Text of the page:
The blog of Xeno, a slightly mad scientist
Drones have been a hot topic ever since U.S. Justice Department memos surfaced showing how they’re been used to kill suspected terrorists, some who were U.S. citizens.
Now the debate has come to Oklahoma. Some say building them will boost our economy; others argue they could be used as a government big brother, watching your every move.
Drones allow the military to save lives and money, by not putting pilots in harm’s way for dangerous missions. There has been concern that they could be used in the U.S. to target suspects.
The FAA clarified its position recently saying armed unmanned aerial vehicles, or UAVs, are not allowed in U.S. airspace.
But will unarmed versions take off here?
State Representative Paul Wesselhoft of Moore is against it. He has introduced legislation that would require law enforcement to get a warrant before they could use one in Oklahoma.
In a statement Wesselhoft says, “We have to keep in mind that these technologies have the very real potential to seriously erode privacy rights.”
“We certainly don’t want to have a small little drone about the size of toy helicopter to go buzzing around someone’s backyard, looking in windows,” said Tulsa Mayor Dewey Bartlett.
In Tulsa, they aren’t being used yet. Mayor Bartlett says he would consider them to a certain point.
“Privacy concerns are very paramount and very important to all of us and we certainly don’t want to overstep in any manner shape or form infringe upon people’s rights to privacy,” said Mayor Dewey Bartlett.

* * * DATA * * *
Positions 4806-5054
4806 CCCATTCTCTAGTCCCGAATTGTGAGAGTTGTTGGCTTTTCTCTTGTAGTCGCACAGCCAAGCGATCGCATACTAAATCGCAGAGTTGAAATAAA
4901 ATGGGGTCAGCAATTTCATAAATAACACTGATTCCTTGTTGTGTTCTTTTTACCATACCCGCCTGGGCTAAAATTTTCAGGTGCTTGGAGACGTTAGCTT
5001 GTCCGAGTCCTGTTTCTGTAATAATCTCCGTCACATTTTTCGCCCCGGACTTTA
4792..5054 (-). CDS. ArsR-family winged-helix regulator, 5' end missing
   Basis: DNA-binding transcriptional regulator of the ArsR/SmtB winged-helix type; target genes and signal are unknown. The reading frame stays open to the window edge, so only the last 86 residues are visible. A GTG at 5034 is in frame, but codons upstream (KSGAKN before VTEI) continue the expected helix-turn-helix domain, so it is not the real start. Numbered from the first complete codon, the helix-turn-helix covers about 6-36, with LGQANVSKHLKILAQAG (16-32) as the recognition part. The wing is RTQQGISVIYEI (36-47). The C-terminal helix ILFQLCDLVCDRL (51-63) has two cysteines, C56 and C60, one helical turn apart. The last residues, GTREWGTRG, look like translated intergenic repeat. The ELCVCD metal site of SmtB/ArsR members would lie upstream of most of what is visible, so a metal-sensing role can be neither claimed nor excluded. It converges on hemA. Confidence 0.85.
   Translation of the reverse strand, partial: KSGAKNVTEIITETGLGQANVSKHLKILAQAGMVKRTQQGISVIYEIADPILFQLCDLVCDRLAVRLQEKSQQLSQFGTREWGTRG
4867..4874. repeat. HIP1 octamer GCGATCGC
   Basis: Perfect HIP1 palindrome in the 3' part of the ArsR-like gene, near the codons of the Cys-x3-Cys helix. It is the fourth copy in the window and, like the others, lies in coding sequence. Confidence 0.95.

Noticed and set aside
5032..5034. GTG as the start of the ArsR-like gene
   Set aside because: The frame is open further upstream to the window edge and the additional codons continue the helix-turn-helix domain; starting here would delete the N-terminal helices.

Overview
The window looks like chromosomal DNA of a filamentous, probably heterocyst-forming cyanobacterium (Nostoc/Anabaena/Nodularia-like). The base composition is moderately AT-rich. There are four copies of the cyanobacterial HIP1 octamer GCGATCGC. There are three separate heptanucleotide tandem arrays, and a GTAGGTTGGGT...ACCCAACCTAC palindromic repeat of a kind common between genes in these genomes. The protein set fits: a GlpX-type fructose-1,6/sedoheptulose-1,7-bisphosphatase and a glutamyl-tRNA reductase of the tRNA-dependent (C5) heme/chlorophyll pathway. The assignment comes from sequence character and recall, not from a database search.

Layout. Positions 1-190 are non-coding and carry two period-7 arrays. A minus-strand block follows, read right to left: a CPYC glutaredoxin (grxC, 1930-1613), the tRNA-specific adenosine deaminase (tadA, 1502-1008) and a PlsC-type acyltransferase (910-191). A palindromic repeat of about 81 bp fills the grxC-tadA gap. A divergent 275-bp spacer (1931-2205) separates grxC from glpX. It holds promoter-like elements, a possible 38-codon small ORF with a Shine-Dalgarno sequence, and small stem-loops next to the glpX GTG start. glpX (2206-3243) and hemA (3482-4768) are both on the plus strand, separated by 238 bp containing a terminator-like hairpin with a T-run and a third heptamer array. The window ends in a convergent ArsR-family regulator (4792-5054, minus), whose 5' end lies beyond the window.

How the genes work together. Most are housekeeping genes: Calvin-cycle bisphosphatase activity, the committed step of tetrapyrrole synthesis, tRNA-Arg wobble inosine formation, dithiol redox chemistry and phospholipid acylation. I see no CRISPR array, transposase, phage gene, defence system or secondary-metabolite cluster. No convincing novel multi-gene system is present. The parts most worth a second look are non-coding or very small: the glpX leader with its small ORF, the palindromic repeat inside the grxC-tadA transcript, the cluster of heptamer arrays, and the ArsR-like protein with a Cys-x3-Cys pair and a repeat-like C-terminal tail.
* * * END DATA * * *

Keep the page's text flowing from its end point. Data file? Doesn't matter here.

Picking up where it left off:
Ben Kimbro’s company, Tactical Electronics in Broken Arrow, makes UAVs and does contract work with governments around the world.
He sits on the Governor’s Unmanned Aerial Systems Council and believes UAV research would pour in tens of millions of dollars into our state’s economy. Kimbro sees how some may be worried.
“It is my belief and I’ve seen it in practice for 17 years that policy does an effective job of guiding law enforcement agents and officers on when and where they may use a specific technology,” said Ben Kimbro, Executive Vice President of Tactical Electronics.
The state of Oklahoma is in the running for one of six Department of Defense/FAA test sites for UAVs. A decision could come later this year. …
Another drone story.
That’s the rather weird approach to technology insertion used by the Air Force with a Predator drone that crashed in Afghanistan on May 8, 2009, according to the Air Force aerospace mishaps data base.
Some unknown soul “tacked into place” a software chip that controlled an aileron on the wings of the armed Predator, using the same kind of silicone vulcanizing rubber cement used for minor car repairs, according to the Air Force crash report. This makeshift approach was to facilitate easy removal of the chip for programming updates, the report said.
Alas, vibration in flight knocked the chip loose, which in turn knocked out operation of the aileron and led to the crash and destruction of the $4.6 million drone.
Hopefully, the folks operating the 30,000 drones expected to be operating in U.S. airspace by 2030 will not take such a slapdash approach to sticking gizmos into their unmanned aircraft.
How do people defend themselves against drones? I wouldn’t shoot a bird myself, but if I had to have a gun for taking out a bird-sized pest in the sky, I’d probably go with a Remington 870.